- Incredibly unique coastal National Park
- Easy access to beaches and trails
- Dog friendly beaches and trails
Situated on Canada’s rugged west coast, Pacific Rim National Park is located near the town of Tofino, the park offers wild windswept beaches littered with driftwood, coastal rainforest trails and a lush bog trail that leads you through a magical bonsai forest.
Pacific Rim National Park is located on the west coast of Vancouver Island in the province of British Columbia. From the mainland you catch a BC Ferries boat from Horseshoe Bay to Nanaimo, the crossing is around 2 hours. From there, the 3 hour drive west is very scenic, on a twisty mountain road. Stop at Cathedral Grove Park just before the City of Port Alberni to see some old growth giants. Port Alberni is a great place to stop for groceries and fuel. The road to Tofino was built relatively recently, in 1959.
We visited Pacific Rim National Park (PRNP) and Tofino during storm watching season, February 2017. There is a lot to see and do in the park. We loved the four destinations we visited and would highly recommend them all, especially the Shorepine Bog Trail, which is a true hidden gem.
The largest and longest beach in PRNP, Long Beach is 16 km’s of wild, rugged, vast, soft sand beaches. The trails in this region were started in the early 1900s when the area was known as the ‘Graveyard of the Pacific’ due to all the shipwrecks. The official Park’s Canada definition of Long Beach includes: Schooner Cove, Long Beach, Wickaninnish Beach and Combers Beach, some of these beaches are separated by rocky outcrops at high tide. The longest stretch of unbroken beach is 6.5 km. Long Beach is a wonderful place to watch surfers.
If you like to watch and listen to the Pacific Ocean’s massive wave’s crash Incinerator Rock is a great place to visit. Located on the north end of Long Beach these large rocks were traditionally used by First Nations as lookouts. In WWII the Canadian Army kept an incinerator here that was used to burn trash, hence how the area got its name, not because ships were ‘incinerated’ against the rocks during storms, as one might think. This is a popular surfing area and a great place to watch the action.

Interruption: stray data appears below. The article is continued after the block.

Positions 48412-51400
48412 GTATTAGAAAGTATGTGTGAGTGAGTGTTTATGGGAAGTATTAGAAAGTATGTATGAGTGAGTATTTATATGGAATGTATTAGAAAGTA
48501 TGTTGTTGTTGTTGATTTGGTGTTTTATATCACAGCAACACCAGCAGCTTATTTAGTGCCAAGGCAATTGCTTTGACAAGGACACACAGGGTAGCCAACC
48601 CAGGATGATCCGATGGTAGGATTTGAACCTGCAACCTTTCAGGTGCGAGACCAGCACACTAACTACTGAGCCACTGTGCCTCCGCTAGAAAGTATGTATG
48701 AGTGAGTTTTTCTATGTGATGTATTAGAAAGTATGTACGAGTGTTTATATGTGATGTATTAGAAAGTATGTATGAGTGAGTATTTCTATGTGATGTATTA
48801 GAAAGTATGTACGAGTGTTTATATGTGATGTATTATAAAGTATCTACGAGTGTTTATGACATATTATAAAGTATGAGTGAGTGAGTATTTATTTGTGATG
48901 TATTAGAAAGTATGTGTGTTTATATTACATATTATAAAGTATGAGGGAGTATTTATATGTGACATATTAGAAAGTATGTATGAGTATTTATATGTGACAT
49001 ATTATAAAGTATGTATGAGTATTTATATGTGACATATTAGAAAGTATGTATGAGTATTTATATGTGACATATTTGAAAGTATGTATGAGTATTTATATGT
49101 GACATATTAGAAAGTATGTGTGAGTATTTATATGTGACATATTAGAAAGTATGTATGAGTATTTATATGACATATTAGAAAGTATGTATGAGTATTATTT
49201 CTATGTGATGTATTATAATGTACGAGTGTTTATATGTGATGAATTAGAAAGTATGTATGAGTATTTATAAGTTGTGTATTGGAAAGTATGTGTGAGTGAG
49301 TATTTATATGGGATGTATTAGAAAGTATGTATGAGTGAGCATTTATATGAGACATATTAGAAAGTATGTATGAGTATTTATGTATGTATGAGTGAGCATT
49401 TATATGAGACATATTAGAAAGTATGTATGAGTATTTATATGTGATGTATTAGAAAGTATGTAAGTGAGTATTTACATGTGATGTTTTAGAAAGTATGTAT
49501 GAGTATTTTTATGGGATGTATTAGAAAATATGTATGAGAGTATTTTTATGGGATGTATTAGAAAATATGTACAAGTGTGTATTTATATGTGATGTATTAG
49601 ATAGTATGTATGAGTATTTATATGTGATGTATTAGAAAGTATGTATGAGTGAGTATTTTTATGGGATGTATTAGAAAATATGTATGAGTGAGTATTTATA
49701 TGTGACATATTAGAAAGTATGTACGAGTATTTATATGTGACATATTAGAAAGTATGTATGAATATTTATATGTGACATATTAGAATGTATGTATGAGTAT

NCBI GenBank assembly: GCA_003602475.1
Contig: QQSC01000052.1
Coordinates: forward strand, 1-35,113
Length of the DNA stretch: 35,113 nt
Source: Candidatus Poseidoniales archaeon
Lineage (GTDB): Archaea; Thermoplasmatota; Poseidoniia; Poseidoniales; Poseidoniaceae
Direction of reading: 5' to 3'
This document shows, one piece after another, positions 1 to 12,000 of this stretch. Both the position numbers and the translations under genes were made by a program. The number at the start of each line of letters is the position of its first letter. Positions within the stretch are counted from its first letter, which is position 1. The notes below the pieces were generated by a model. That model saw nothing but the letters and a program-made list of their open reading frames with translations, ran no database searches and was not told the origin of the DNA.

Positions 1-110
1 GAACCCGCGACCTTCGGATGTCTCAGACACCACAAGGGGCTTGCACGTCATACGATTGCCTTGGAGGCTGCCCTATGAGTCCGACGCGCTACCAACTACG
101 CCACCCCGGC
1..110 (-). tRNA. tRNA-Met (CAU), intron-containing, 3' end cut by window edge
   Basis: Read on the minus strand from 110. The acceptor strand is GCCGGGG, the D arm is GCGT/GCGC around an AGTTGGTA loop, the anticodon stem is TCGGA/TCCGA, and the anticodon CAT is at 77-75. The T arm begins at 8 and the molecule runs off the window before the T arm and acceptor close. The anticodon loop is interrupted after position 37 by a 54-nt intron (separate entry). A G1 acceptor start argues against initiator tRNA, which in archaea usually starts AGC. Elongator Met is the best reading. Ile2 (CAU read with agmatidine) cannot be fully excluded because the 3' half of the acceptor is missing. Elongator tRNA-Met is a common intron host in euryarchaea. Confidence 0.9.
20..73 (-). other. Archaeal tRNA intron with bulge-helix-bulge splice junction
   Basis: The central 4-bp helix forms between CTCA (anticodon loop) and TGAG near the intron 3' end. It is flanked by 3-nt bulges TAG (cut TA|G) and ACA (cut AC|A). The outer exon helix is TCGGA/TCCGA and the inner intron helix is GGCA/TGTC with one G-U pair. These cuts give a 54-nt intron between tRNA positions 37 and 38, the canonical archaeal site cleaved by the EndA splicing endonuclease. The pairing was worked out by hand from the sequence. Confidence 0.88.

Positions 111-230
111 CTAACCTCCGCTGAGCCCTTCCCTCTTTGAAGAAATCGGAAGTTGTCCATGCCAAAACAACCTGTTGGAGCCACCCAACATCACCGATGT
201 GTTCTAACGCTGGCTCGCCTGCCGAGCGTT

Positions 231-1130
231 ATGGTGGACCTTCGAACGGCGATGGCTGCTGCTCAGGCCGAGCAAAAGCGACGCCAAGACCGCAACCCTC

Each of the beaches in PRNP offers visitors something a little different. Located at the southern end of Long Beach, Wickaninnish Beach is easily accessed via a short trail from the parking area. Take your time exploring this beach, the further north you travel the more wild it feels. There is also a good information centre located nearby.
Valencia Bay is right next to Wickaninish Beach and there is a 2.5 km trail that connects the two beaches. In early 1900s the SS Valancia, a small US passenger steamer, struck a reef off the west coast of Canada. The death toll was between 117-181 souls, with only 37 surviving, all men. It was the worst maritime disaster in the history of the ’Graveyard of the Pacific’. Reached via Willowbrae Road, this 5 km long south facing beach is the perfect place to watch the sun rise or set.
Shorepine Bog Trail
It’s easy to miss Shorepine Bog Trail, but this short easy walk is well worth a visit! People visit PRNP for the beaches… why waste time hiking a bog? We only stopped here because it had started to rain, but there was still an hour of light left, so we thought why not? We’re so glad we did! Not only did we find a true hidden treasure, we also had the whole place to ourselves! It’s so amazing to have the pleasure of enjoying new places on your own. It’s much easier to really appreciate a destination when there are no distractions. One of the many benefits of traveling in the off-season.
The Shorepine Bog trail consists of an easy and short, but thoroughly entertaining, 800 metre boardwalk loop. The 20-30 minute walk transports you to one of the most incredibly unique ecosystems on earth. A bog is an ecosystem that drains poorly. This area receives 3+ meters, or almost 10 feet, of rain annually! Walking the Shorepine Bog trail is like entering a surreal fantasy garden of beautiful lush ‘bonsai’ trees.
The Shore Pine is the only tree you will see here, although they look like no other trees you’ve ever seen. These trees grow in unusual, gnarled, stunted shapes due to the acidic bog soil and the lack of nutrients and minerals. The moss in this bog is over 400 years old and can be as thick as 2 meters or 6.5 feet. All the fauna are remarkably vibrant shades of green.
There is enough to see and do in PRNP to keep you busy – but don’t miss the beaches and trails around Tofino.
Top 3 Tips
- Be prepared for all weather, the climate on the coast is variable and can change in an instant.
- Check your surroundings on the beaches. The beaches are so vast it’s easy to get disoriented. Parking areas on Long Beach are numbered. Also, watch out for wildlife such as wolves and bears.
- Keep an eye on the waves. Rogue waves are a real threat!
I loved all our adventures here. It was my first time seeing such huge beaches. The soft compact sand felt good under my paws. There were so many interesting smells and new things to hold in my mouth like salty seashells and seaweed. The waves were fun to watch and I really loved all the walks we went on in the rainforest. The weather was perfect, not too wet or damp, and not too hot. I could get bored here!